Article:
“Oh I know who you mean. That’s the one you said likes the pole not the hole right? The one that got it on with that other married fella, that other doctor, what’s his name? Dr. Kelly or something?”
I couldn’t help but watch. Carla saw my eye contact, then whispered again in her mother’s ear.
They sat back in the love seat for some quiet.
The harpist played on. She wasn’t the stereotypical harpist, like one you’d see on TV. You know, with the long blond mane and a white flowing gownish get-up? She wasn’t wearing that at all, nor did she have long blond hair. There was a bagpiping troupe, men in kilts with their instruments, setting up by the door that goes out to the veranda. Apparently we were to be entertained. Dr. Gherke was parked at the bar, chatting it up with one of the young interns. Oh, and here came Reginald straight toward us. He stopped in front of Carla and Mrs. Bronte.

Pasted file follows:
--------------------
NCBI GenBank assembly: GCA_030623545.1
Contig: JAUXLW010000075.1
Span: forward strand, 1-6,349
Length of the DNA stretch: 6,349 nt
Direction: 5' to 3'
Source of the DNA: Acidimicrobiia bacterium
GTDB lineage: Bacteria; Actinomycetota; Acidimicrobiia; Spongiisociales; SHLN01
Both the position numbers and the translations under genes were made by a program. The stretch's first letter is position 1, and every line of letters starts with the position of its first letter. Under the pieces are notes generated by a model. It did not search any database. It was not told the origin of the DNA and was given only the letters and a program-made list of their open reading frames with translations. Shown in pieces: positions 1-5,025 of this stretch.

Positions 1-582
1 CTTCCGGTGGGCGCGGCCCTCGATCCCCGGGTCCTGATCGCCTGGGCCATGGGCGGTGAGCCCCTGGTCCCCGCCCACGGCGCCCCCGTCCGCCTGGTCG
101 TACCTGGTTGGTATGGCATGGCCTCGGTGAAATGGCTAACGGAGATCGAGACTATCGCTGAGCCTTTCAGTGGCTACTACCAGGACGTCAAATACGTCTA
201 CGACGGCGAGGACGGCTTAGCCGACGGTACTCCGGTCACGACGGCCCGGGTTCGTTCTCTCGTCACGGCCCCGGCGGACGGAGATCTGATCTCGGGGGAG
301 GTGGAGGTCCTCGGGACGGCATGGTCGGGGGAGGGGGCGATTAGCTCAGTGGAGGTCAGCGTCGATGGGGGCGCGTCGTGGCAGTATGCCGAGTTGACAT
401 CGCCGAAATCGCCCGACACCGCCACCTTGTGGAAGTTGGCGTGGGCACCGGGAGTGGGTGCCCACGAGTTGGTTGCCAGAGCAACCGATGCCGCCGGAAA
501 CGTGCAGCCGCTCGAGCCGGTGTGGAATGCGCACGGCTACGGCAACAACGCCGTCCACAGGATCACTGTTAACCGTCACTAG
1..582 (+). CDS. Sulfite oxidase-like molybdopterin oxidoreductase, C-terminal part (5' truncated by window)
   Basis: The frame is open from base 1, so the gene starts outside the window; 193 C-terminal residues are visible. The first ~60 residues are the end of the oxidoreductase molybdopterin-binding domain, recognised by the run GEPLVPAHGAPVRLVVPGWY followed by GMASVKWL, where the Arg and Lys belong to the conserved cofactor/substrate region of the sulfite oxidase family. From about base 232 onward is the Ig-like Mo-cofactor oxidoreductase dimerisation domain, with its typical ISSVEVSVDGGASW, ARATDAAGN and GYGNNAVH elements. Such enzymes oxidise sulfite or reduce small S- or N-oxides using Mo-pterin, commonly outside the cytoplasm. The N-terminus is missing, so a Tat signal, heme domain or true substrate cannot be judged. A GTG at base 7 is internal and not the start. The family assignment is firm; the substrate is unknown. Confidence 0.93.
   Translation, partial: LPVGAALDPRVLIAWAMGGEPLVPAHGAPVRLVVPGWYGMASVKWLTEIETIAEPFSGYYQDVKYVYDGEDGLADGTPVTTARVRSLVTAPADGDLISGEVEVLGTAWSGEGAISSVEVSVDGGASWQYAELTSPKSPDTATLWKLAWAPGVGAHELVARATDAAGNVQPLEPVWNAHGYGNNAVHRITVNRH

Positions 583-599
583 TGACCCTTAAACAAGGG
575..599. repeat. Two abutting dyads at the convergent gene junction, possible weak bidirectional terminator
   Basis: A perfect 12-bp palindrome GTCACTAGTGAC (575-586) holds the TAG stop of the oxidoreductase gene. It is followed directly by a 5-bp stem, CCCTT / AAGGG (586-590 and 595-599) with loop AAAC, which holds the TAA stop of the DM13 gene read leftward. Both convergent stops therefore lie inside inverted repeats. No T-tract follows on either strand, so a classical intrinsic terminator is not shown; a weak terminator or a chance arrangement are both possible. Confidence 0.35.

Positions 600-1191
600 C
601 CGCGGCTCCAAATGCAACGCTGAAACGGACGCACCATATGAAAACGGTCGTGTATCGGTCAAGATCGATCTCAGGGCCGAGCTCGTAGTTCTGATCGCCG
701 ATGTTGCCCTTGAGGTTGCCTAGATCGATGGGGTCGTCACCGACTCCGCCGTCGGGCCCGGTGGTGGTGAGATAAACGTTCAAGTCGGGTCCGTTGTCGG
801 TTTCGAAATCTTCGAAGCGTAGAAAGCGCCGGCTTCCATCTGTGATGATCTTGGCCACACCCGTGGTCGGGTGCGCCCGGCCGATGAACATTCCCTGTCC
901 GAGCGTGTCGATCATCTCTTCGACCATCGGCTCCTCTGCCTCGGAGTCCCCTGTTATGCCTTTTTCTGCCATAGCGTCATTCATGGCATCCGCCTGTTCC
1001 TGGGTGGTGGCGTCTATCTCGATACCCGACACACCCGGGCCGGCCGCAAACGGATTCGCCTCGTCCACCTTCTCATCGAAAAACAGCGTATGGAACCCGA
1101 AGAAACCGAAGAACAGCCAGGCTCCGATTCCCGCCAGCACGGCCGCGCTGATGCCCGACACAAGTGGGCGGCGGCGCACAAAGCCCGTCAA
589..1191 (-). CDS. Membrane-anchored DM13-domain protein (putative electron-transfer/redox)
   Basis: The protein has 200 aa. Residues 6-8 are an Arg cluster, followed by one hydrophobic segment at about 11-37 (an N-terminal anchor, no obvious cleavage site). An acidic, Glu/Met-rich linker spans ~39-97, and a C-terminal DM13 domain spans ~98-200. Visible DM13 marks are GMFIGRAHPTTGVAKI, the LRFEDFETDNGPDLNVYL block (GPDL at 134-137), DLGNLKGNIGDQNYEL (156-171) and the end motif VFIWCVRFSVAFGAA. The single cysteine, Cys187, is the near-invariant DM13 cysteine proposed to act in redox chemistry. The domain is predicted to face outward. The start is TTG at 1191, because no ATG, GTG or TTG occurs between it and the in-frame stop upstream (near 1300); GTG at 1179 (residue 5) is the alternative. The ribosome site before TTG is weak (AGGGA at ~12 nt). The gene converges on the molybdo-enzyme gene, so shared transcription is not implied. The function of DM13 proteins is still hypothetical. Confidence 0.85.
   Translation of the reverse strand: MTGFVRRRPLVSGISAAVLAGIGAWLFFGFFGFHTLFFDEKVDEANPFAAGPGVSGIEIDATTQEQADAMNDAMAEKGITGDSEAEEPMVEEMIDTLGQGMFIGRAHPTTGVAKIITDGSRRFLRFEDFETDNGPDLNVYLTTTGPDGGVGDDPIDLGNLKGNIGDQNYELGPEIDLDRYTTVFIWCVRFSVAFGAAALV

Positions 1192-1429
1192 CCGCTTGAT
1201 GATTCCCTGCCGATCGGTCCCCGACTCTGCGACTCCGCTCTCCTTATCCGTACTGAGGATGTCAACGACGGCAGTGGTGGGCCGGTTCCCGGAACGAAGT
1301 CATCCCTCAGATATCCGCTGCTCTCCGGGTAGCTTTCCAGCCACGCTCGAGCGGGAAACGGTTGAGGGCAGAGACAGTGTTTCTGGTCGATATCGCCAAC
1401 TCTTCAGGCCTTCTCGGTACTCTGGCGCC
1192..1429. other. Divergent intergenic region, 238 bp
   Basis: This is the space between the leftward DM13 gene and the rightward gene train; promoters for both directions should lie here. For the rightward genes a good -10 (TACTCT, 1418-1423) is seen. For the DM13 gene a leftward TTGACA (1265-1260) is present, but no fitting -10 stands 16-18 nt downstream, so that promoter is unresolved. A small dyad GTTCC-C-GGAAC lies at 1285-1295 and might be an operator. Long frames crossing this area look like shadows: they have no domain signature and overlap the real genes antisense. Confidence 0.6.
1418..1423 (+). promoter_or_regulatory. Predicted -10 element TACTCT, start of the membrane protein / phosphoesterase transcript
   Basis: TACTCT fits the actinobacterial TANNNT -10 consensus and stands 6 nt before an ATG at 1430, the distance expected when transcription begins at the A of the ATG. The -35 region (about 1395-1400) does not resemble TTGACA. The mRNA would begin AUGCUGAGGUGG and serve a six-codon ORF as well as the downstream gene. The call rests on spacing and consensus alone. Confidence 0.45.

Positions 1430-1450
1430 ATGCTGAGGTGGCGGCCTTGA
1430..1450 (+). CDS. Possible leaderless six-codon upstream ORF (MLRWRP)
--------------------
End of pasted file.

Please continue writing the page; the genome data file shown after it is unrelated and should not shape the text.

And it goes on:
“Carla where’s Dr. Gherke?”
Carla looked up at him and motioned toward the bar, mouthing ‘over there’.
“Oh, he’s talking to that girlie intern, it figures,” he said, to no one in particular. It was muttered, but heard. Reginald looked down at Carla and Mrs. Bronte and Paulie and me, as if he’d just noticed us for the first time. He let out a low and uncomfortable laugh, then turned his gaze back toward Gherke.
“What’s the matter, you got a thing for that one too?” asked Mrs. Bronte. “You’re looking over there like you do. You don’t wanna let your eyes get ahead of your hands ya know.”
Reginald’s head snapped toward Mrs. Bronte. “Ma’am?”
“Oh, why are you looking at me that way? It’s true and you know it.”